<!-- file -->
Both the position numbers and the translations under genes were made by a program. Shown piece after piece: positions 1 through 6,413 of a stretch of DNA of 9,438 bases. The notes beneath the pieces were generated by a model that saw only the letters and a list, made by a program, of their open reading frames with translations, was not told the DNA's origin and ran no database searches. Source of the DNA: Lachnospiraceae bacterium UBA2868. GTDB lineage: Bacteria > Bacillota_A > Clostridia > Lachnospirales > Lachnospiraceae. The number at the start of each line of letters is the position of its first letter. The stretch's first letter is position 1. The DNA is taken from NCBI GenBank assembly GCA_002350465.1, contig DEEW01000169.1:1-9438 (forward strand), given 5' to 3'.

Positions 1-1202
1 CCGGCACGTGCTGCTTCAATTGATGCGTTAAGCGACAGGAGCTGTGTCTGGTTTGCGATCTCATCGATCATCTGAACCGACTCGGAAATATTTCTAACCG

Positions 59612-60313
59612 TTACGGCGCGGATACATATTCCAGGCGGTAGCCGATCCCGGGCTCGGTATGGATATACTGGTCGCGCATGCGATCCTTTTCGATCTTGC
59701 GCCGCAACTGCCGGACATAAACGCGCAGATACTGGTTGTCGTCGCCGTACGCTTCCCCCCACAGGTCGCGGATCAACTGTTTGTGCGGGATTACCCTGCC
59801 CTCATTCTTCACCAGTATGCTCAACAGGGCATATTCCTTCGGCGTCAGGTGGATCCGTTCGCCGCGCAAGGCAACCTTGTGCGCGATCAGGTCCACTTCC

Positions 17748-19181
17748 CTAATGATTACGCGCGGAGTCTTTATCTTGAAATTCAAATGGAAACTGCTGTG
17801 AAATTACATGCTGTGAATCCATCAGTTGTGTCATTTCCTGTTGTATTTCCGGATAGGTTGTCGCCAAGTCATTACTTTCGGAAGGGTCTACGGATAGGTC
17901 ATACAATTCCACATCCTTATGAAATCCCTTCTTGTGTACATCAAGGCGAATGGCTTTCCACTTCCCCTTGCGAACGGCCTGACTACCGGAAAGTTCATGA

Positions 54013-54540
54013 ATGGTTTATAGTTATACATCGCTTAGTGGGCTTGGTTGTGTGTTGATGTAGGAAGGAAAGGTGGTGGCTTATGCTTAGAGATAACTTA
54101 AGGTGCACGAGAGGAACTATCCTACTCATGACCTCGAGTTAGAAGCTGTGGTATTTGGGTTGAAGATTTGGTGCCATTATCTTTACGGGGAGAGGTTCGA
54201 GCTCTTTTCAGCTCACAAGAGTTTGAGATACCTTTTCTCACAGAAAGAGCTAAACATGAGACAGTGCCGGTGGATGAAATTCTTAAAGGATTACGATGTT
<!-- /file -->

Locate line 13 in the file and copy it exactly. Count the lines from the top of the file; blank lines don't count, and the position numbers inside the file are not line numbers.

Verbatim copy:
54013 ATGGTTTATAGTTATACATCGCTTAGTGGGCTTGGTTGTGTGTTGATGTAGGAAGGAAAGGTGGTGGCTTATGCTTAGAGATAACTTA